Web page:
The Furniture

“You can take the end tables,” I said to my parents. I started clearing them of their lamps, taking the coasters out of their drawers.

“But what about the lamps?  You’ll need light in the next week,” my mother said.

“Honestly, mom, the only light I ever turn on in this room is that one,” I said, pointing to the lamp next to my recliner.

“We’ll save these for you,” my father said, referring to the end table he just picked up.

“No!  Don’t save anything for me!  They’re your tables – I was just borrowing them.” I said.

Where some people stop at tourist sites and pick up souvenirs during their travels, my parents stop at antique shops and pick up furniture.  They have a completely furnished house, mind you.  Some pieces do manage to get into it.  Others they used to say were for the lake house they would one day buy.  In the meantime, they doled the pieces out to their children as needed.  They bought the aforementioned lake house six months ago – and it came completely furnished with antiques.  So those end tables will go up into the barn for storage.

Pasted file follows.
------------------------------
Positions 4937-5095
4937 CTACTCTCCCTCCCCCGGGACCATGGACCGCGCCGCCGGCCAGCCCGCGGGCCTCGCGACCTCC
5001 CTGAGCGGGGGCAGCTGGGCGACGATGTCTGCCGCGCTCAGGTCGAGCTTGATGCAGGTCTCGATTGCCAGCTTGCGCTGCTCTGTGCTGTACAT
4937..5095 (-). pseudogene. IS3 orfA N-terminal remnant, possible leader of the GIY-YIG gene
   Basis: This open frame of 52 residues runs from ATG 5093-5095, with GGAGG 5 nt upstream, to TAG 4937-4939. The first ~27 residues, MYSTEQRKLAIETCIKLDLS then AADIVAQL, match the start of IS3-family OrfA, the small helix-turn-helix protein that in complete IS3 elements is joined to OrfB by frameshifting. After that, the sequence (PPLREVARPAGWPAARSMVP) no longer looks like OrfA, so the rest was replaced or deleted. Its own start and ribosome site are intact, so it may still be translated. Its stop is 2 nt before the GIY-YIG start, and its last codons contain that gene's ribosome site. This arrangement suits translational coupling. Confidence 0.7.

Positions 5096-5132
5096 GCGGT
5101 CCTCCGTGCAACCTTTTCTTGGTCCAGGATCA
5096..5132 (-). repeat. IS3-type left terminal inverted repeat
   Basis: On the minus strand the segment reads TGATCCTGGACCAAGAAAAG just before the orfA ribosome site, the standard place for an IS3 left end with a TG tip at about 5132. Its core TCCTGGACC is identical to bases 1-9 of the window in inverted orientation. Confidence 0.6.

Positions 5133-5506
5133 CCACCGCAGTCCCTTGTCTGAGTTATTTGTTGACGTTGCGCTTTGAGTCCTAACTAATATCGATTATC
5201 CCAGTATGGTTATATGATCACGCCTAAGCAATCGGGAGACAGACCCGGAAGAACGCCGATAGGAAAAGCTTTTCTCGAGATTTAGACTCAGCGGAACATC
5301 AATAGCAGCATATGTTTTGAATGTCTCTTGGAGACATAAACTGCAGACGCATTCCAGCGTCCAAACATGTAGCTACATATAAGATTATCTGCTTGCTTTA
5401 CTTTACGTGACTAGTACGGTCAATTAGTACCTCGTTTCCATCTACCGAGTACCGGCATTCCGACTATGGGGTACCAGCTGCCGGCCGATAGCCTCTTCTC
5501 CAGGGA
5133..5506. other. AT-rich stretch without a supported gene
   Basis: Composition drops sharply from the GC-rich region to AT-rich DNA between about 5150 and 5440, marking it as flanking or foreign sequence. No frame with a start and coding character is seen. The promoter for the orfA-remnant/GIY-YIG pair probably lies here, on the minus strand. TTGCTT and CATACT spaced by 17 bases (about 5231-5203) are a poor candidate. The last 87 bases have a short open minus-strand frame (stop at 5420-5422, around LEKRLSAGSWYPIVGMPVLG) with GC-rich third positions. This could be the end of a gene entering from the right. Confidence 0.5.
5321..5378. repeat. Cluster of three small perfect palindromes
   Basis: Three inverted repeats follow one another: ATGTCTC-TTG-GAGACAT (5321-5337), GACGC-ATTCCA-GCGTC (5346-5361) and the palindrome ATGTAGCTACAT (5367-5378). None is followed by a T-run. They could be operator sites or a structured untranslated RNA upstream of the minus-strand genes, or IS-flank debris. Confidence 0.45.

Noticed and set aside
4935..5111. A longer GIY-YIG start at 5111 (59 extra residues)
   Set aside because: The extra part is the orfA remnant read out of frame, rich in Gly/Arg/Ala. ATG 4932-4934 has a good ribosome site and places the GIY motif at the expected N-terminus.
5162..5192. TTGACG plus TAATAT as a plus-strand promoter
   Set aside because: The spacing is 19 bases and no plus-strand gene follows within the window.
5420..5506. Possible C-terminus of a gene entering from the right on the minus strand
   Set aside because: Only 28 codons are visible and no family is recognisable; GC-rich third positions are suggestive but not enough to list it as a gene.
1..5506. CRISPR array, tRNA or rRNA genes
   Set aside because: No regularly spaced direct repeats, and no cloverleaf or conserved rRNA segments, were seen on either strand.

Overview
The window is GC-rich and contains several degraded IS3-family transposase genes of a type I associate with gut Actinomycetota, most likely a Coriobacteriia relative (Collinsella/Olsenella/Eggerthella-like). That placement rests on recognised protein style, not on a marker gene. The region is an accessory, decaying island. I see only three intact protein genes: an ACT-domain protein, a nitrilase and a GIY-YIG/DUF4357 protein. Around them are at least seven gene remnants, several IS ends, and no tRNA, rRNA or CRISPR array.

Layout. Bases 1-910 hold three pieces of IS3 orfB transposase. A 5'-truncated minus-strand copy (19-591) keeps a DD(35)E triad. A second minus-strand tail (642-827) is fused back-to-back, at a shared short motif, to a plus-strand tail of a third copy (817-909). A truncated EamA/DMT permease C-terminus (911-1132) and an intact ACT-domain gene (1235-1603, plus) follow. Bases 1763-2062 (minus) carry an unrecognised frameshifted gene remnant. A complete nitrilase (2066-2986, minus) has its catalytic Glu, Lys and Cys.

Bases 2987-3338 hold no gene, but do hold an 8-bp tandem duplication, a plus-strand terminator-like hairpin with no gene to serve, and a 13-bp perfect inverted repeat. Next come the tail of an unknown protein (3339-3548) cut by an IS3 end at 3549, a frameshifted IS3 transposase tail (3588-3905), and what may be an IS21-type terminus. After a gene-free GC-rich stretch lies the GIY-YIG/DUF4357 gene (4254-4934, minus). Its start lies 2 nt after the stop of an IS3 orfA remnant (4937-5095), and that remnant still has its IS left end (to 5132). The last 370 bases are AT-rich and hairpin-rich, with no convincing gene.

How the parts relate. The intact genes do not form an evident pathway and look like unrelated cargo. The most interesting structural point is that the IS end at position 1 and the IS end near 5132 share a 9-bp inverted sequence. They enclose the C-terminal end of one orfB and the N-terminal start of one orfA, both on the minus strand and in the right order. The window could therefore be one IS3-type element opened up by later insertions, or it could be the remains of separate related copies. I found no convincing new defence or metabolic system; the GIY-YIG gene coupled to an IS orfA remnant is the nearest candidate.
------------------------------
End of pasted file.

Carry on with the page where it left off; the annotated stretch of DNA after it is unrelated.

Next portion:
“If you come back, you can–”

“Oh my gosh – dad – you don’t get it.”  I went on to, once again, explain that I don’t want anything “held onto” for me.

“Ok, ok,” he sighed as he left the apartment, table in hands.

When people here I’m giving up my apartment they often ask what I’ll do with all my furniture.  Well, there’s an easy answer to that.  Most of it belongs to my parents, so I will return it to them.  Coffee table, end tables, kitchen table and chairs, rocking chair, dresser, shelving unit – all are going back to the place they came from: Mom and Dad’s barn.  And no, I don’t want them saved for me.

What’s left? My piano.  Which will stay in the apartment.  My bed.  Which my sister is going to put in her guest room.  My couch.  Which I’m trying to sell on craigslist.  My recliner chair.  Will be stored in my parents barn.  The secretary that used to  belong to my grandmother.  None of my siblings has room for it, but none want it to be sold, so to the barn it will go.

Now I’m off to figure out what to do with all the other stuff I have left!

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